Japanese CD of the Day / Crowded House: Weather With You

Crowded House / Weather With You / Japanese CD single
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Crowded House‘s third single from 1991’s Woodface, would hit the UK top ten in February 1992. Alongside the evergreen Don’t Dream It’s Over, it would become something of a signature tune for the band (outside the US) in the years and decades that followed.

This five-track Japanese CD single release (TOCP-7157) features the 4:02 radio edit of Weather With You and includes quite an early live version of Don’t Dream It’s Over (recorded at The Roxy in LA on 7 April 1987).

Another single from the first album, Something So Strong, is also featured – again from 1987 – but this time from a gig at The Trocadero in Philadelphia.

Roger McGuinn joins the band for a performance of Mr. Tambourine Man (recorded in 1989), but perhaps the most interesting bonus track on this single, is live version of Walking On The Spot performed at London’s Town And Country Club in November 1991. At the time unreleased, this track would end up on 1993’s masterpiece Together Alone, with some extra instrumentation (notable an accordion). The live version on this disc is more straightforward, but still charming. Its structure is virtually identical to the studio master recording.

Most, if not all of these tracks ended up dispersed on various CD singles around the world, but this Japanese CD is effectively a ‘highlights’ disc from all the different Weather With You formats.

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Tim Larkham

Thanks for the info on the single edit Rob. That’s a definite to be on the Woodface deluxe edition!

I’m sure there are other single versions out there that are longer than the original album version. Although, the only ones that spring to mind at this precise moment are all by the Pet Shop Boys: Heart, I Wouldn’t Normally Do This Kind Of Thing and Yesterday, When I Was Mad.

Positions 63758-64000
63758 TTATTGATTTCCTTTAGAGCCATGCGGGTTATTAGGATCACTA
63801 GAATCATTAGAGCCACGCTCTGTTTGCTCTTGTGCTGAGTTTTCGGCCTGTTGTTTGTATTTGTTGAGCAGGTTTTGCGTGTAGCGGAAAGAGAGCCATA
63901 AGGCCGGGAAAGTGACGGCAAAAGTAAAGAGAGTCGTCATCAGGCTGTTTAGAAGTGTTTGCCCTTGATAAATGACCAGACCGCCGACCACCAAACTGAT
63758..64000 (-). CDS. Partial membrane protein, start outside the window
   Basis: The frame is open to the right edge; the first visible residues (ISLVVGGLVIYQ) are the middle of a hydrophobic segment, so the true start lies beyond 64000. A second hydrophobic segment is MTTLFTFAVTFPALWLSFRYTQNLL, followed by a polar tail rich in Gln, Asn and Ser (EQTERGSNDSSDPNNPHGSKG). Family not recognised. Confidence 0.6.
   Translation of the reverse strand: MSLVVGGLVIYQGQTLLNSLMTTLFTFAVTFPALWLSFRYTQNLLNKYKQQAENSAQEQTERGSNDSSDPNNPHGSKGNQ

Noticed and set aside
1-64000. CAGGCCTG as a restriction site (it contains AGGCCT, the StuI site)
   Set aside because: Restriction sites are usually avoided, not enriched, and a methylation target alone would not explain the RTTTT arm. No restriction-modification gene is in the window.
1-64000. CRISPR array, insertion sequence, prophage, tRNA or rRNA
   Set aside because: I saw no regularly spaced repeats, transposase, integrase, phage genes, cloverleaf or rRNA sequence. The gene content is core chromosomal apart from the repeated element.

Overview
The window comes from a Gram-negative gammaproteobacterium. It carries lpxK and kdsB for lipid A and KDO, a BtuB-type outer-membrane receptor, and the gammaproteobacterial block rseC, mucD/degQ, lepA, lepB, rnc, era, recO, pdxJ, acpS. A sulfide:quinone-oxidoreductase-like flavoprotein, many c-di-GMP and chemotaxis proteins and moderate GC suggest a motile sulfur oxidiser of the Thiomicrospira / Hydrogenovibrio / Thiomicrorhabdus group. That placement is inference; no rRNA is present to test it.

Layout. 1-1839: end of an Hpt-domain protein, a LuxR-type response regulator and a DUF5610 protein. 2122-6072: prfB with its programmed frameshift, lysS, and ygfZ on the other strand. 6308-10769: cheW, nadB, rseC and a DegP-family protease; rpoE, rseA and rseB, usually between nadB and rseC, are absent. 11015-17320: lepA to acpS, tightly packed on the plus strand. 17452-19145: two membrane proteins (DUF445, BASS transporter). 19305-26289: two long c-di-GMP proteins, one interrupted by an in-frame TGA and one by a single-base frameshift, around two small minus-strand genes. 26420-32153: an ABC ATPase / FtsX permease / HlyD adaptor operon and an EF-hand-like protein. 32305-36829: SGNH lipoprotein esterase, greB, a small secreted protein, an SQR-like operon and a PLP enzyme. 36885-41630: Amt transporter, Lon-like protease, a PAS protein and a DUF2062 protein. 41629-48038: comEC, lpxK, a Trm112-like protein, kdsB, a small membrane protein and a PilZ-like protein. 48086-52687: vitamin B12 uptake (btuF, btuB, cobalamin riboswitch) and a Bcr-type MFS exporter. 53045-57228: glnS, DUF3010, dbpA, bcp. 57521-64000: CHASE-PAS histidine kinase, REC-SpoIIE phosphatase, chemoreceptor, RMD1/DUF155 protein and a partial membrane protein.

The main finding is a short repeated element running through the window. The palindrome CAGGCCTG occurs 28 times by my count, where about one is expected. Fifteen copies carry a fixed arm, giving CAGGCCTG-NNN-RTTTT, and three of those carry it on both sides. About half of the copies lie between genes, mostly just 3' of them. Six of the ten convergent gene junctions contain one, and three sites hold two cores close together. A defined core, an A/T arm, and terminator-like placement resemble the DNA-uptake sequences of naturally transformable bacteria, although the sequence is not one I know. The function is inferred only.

Anyway, good to know that I’m not the only one who thinks Neil Finn’s a bit of an underrated genius.

Rob Farrish

An amazing song from an amazing band. The single edit is a little strange. Or perhaps I should say that the song’s original structure is a little strange and the edit tries to make it a bit more normal. In the original, all the verses come before you hear the first chorus. Then the chorus repeats a couple of times then the song is over. In the single version, a chorus is inserted between the first two verses, presumably to give the song a more typical (verse/chorus/verse/chorus) song structure.

Regarding “Walking on the Spot”, the song had been around even longer than that. I have a bottleg recording of the band performing it in the summer of 1987. It’s amazing to me that Neil Finn could let such a beautiful song sit on the back burned so long before finally putting it on an album. But that just speaks to the high level of song craft that Neil has always achieved. As much as I love “Walking,” I can’t think of a single song on “Woodface” or “Temple of Low Men” that I would have sacrificed for its inclusion.

Tim Larkham

Such a great single which unfortunately I don’t own! I completely agree when you say that Together Alone is Crowded House’s masterpiece. I’m hopeful that someday soon their first four albums are remastered (although Together Alone already sounds great to these ears) and reissued with these live versions. One question about the unusual length of the single edit – how is it longer than the 3:44 album version?